1934 the Cactus Queen Mine was also discovered in the
Mojave District, and produced over four million dollars in
eight years.

Older districts experienced revivals, such as Goldstone, Oro

Grande, Vanderbilt, Dale, Chuckwalla, Arica, Riverside
Mountains, Sageland, and the Cargo Muchachos. Prospect
holes appeared everywhere gold was known to have been
found, and some new discoveries such as the Marble Canyon
placers in the Saline Valley area, were made as a result of this
heightened interest. Silver districts did not experience any
revival during the Depression.

The United States came out of the Depression largely as a

result of the world-wide demand for products at the
beginning of World War II. Atolia once again increased
tungsten production for the war effort while Darwin
provided lead. Miners at Mojave during the Depression were
pouring out gold and silver, and the mill at Burton's Tropico
Gold Mine was accepting ore from hundreds of small miners
who worked the California desert. The Imperial County gold
mines also experienced revivals.

After the Japanese attack on Pearl Harbor, things changed as

the United States prepared to take a more active role in the
war. Men were needed in the Armed Forces and the factories
and industries that turned out war materials. Mines were also
needed, to extract the minerals that Uncle Sam declared
essential for war production, and the government paid a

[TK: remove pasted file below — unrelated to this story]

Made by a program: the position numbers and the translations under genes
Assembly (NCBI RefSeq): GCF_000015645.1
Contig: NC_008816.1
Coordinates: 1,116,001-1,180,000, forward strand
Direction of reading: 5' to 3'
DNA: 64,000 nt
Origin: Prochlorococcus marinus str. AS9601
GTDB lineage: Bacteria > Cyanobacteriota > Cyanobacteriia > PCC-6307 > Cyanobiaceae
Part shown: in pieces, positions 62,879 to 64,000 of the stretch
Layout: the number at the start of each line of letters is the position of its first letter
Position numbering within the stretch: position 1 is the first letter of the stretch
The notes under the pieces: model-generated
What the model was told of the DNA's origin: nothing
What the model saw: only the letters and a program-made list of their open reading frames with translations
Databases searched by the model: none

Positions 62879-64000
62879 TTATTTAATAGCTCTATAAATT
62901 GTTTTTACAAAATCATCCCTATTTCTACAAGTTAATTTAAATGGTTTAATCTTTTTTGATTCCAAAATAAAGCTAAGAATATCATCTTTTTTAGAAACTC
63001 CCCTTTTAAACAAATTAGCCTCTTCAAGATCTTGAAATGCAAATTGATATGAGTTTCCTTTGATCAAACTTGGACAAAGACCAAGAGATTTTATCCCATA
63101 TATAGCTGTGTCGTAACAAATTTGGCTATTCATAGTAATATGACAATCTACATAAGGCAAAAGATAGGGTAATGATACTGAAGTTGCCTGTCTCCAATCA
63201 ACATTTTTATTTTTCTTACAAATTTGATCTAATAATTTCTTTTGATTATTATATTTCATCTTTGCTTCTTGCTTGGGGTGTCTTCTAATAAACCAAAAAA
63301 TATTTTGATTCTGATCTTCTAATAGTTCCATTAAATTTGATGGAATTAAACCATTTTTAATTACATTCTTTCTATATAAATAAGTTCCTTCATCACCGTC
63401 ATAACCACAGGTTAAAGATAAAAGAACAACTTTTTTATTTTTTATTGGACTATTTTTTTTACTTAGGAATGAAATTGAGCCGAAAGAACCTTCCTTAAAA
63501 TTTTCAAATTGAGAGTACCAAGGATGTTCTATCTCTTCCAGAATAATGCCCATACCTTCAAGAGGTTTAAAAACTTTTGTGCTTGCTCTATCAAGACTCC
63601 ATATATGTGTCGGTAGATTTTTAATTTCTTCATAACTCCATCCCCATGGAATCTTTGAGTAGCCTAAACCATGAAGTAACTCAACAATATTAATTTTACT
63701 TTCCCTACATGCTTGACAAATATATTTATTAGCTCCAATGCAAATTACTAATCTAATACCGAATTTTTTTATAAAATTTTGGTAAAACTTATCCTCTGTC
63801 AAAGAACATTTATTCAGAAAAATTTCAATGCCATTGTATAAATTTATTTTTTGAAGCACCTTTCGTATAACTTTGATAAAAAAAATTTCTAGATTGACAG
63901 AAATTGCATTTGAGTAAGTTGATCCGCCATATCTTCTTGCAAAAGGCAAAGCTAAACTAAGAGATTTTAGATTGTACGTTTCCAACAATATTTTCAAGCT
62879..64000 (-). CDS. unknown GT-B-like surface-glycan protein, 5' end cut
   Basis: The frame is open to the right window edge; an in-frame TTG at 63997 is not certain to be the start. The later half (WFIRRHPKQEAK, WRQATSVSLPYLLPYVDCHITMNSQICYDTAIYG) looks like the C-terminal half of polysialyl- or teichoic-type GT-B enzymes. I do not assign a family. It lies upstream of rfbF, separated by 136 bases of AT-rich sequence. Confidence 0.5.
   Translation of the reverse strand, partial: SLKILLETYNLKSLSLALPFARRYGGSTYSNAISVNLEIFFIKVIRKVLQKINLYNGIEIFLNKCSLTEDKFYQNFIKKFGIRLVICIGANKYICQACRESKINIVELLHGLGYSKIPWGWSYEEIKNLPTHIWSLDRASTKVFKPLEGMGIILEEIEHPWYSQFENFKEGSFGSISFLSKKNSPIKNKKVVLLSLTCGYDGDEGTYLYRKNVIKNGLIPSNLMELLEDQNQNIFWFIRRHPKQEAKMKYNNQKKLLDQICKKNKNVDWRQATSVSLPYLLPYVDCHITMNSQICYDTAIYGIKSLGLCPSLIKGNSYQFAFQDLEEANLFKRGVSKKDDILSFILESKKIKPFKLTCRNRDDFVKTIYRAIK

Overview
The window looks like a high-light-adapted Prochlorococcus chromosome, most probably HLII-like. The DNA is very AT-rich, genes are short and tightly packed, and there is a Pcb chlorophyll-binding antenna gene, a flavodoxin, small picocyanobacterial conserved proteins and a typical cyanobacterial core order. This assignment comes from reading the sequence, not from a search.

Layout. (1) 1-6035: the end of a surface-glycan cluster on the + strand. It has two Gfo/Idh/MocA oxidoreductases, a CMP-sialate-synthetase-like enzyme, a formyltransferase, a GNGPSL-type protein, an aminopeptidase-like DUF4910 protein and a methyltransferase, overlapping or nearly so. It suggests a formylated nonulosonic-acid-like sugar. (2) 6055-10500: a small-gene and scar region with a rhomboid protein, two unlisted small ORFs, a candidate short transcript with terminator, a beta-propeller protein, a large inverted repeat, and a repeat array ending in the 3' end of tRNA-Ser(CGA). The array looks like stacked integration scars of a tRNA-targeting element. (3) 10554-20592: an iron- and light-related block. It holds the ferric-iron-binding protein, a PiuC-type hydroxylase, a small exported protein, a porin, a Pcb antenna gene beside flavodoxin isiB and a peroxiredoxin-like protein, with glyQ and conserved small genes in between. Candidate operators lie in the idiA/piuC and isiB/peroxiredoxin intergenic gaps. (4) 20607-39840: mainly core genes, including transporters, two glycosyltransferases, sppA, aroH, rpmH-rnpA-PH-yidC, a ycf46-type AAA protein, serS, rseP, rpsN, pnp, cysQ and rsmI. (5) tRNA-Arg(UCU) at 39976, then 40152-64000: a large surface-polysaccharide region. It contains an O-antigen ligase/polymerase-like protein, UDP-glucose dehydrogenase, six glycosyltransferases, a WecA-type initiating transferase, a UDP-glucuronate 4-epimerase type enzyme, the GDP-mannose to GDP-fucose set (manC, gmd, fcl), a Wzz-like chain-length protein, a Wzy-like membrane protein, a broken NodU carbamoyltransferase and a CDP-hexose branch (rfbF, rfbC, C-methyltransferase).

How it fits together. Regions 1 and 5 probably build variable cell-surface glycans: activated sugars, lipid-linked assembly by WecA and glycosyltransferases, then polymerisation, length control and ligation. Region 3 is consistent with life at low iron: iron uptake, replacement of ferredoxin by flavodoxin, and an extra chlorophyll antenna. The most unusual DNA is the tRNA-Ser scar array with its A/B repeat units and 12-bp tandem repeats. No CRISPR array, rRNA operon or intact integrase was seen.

premium price for manganese, iron, copper, lead, and zinc.
Purchase depots throughout the West bought tungsten,
antimony, and lead-zinc ores from small miners. Mines
producing these ores prospered immensely during the war, as
did the Vulcan and Eagle Mountain iron mines. Darwin woke
up during the war and went on to produce one hundred

million pounds of lead and five million ounces of silver from
1941-l95l. Sixty-five percent of the silver and eighty-five
percent of the lead produced from the Darwin silver-lead
district was extracted after 1941. Mining loans were freely
given when it was deemed to be beneficial to the war effort.

At this moment, when there seemed to be such a growing

future for the mines of the California desert, many of them
were dealt a severe blow. The United States War Production
Board, concerned that over 20,000 men were employed at
250 gold mines and 700 placer mines throughout the western
United States, sought a method to transfer the men and
machinery to operations that provided a more strategic and
needed mineral than gold. On October 8, 1942, the War
Production Board issued Limitation Order L-208, classifying
gold mines as non-essential for the war and giving mine